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Subject: Space Alert - a different game dimension rss

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Paolo Ciardulli
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Trento
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Space Alert (SA) is a game by Vlaada Chvátil, published by Czech Games Edition, the same team that gave the world of boardgames the much appreciated Through the Ages - A Story of Civilization and Galaxy Trucker.

SA is a cooperative game that can be played by 2 - 5 players (but there are also rules for solo playing). The players play the role of crew members of a spaceship which is sent into an unknown dangerous sector of the galaxy through hyperspace jump. They will stay in the outer sector for 10 minutes, and while the computer collects important data about the threats and the environment, the crew has to defend the spaceship from any possible threat (they seem to be quite angry with us, out there, judging by their fierce attacks). After 10 minutes the computer will activate the hyperspace jump again, bringing the crew safe back home... that is if the spaceship is not destroyed with the crew before that. The core of the game is in those 10 minutes, which as I will show you later (and as you already imagine), may be quite intense, the most intense 10 minutes I have experienced in my game-life. If the team manages to save the spaceship, all win the game, otherwise all lose.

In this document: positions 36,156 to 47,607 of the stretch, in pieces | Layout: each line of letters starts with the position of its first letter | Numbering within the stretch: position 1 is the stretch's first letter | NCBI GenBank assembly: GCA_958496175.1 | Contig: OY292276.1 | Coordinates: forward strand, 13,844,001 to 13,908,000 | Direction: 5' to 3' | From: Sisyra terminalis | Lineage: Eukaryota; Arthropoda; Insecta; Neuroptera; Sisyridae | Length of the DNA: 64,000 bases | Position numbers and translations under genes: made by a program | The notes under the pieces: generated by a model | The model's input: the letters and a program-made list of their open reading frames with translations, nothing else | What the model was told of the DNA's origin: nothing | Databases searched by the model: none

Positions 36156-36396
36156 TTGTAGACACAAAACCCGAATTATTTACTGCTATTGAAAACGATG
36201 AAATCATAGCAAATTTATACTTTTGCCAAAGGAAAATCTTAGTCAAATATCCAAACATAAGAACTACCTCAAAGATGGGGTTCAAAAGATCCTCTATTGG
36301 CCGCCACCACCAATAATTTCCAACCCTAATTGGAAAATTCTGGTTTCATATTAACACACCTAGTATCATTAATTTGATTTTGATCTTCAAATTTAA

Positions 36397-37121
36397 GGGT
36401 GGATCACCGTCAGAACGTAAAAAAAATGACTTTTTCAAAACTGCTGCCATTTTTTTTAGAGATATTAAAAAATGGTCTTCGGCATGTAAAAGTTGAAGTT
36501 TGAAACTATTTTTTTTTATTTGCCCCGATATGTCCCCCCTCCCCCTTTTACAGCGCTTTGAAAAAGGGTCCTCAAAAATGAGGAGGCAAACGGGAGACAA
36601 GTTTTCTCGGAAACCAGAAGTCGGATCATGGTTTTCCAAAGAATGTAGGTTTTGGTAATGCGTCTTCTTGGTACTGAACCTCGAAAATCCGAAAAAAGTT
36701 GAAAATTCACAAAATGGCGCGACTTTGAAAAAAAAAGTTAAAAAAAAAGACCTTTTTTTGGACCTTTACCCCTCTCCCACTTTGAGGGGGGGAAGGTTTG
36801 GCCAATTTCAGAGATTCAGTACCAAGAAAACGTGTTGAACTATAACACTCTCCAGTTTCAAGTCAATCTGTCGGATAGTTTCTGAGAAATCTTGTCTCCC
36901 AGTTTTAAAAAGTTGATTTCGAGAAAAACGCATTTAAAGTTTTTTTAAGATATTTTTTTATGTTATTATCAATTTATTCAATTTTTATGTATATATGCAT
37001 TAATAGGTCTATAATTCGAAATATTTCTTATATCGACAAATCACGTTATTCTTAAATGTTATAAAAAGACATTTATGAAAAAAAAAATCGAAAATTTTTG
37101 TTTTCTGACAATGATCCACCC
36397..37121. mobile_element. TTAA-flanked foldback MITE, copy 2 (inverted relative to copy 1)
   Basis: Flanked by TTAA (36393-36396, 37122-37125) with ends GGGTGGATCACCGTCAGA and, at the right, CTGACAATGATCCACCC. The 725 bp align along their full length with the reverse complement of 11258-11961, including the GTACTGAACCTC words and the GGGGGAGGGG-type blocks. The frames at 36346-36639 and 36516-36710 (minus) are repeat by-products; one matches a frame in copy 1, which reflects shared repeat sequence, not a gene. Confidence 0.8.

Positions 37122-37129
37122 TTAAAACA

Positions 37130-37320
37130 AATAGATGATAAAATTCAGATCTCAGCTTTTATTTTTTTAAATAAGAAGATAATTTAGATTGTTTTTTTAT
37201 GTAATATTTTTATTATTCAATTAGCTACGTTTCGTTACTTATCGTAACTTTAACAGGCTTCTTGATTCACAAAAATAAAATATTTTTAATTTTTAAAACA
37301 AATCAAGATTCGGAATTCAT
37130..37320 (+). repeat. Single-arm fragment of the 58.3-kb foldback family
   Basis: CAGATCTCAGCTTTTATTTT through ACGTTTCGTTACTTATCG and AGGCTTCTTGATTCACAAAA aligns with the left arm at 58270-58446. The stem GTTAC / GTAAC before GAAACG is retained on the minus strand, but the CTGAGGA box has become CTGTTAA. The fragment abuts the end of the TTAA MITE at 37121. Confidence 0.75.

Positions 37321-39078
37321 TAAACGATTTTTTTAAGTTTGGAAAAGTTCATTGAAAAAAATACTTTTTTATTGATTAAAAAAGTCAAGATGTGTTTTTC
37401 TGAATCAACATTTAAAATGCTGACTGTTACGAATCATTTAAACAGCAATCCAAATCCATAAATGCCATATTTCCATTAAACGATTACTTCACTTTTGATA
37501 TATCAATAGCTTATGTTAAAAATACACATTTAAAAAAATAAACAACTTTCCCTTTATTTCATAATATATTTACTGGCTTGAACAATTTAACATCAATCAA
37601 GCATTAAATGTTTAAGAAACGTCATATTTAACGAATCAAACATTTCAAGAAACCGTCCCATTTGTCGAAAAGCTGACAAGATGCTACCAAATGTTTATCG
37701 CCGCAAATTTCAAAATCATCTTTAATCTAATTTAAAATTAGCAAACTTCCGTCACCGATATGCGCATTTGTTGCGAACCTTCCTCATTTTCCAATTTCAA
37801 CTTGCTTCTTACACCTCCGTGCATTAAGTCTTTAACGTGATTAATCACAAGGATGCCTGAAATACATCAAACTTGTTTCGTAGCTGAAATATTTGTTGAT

ABOUT THE REVIEWER

I prefer "heavy" resource management games, with no or little luck, strategical more than tactical, with a lot of significant choices. Please give a look at the games I rated, to see if my tastes sync with yours, in which case a review of mine may be more useful to you... but, a warning... SA is not the typical game I like, not at all, actually. There is no difficult resource management, there are no optimal choices: the choices that the players do are far from being optimal, because of the time pressure and the difficulty of communication the players have to face. Honestly I can't tell you if I like this game because of my tastes about games or in spite of my tastes about games.

I have played this game only one day till now, last Saturday, but for five hours. We tried a lot of training games (more about this topic later on) and one real mission. Probably I could have waited more before writing a review. The reasons I am writing this already now are:
1. I am sure about the game, I may have some doubts about how the game will be after more plays, but I will state them clearly in the review.
2. Even if the game will show to be less good with time, the experience of playing it for the first few hours is so good so that even reviewing the effect the game has for the few hours we played it is worth writing.
3. I am hungry for more reviews of the games that appeared in Essen, there are never enough in these days (I don't want one review of a game, I want plenty of them, I want different opinions, different points of view). So I hope I can satisfy a little with this review the same hunger of mine that some fellow geek may experience.